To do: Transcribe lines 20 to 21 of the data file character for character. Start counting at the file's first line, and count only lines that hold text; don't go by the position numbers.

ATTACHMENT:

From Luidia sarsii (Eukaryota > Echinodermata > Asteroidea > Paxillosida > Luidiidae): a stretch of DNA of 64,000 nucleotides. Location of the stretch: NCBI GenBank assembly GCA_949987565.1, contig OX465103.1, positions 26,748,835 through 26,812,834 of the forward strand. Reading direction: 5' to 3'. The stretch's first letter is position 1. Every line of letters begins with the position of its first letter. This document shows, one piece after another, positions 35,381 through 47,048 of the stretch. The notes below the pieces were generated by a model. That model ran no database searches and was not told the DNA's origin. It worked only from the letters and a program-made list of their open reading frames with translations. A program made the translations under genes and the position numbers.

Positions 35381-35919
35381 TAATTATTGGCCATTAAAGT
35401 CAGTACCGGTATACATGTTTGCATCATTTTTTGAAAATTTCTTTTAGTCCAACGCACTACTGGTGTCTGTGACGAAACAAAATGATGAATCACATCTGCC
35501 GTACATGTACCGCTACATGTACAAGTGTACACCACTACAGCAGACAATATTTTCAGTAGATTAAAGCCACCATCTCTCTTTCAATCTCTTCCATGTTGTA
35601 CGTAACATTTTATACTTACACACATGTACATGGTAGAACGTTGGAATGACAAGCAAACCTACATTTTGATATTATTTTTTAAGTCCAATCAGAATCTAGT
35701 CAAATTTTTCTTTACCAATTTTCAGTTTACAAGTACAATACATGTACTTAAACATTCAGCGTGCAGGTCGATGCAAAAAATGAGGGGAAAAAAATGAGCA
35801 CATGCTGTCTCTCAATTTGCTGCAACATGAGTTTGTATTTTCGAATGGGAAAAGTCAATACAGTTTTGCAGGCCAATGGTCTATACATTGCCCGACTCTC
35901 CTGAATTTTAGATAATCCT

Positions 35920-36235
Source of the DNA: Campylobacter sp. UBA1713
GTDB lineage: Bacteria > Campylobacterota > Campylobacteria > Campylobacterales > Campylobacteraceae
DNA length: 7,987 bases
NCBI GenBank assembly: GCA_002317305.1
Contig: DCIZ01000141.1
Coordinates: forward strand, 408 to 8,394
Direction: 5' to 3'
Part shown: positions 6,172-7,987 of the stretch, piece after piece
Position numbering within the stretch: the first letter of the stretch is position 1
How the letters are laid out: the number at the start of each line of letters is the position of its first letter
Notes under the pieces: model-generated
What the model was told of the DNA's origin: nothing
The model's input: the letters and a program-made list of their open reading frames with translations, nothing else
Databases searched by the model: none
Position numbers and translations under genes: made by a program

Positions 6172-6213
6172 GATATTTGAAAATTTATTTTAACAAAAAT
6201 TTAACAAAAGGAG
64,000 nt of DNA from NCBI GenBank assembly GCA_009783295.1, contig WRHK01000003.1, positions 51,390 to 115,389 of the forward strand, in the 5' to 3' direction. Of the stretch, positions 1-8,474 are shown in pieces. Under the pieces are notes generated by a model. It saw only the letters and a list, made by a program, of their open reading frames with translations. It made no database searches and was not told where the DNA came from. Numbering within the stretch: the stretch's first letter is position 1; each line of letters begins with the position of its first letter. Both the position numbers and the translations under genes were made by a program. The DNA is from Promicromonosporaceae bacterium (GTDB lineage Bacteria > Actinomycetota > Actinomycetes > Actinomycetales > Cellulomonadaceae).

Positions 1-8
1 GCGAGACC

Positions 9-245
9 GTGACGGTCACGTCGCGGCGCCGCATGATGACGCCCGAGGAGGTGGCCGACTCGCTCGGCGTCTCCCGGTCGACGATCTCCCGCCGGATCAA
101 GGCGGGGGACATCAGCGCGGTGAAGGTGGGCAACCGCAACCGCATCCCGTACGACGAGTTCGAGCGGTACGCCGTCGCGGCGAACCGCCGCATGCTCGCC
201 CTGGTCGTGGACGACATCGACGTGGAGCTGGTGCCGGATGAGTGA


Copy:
How the letters are laid out: the number at the start of each line of letters is the position of its first letter
Notes under the pieces: model-generated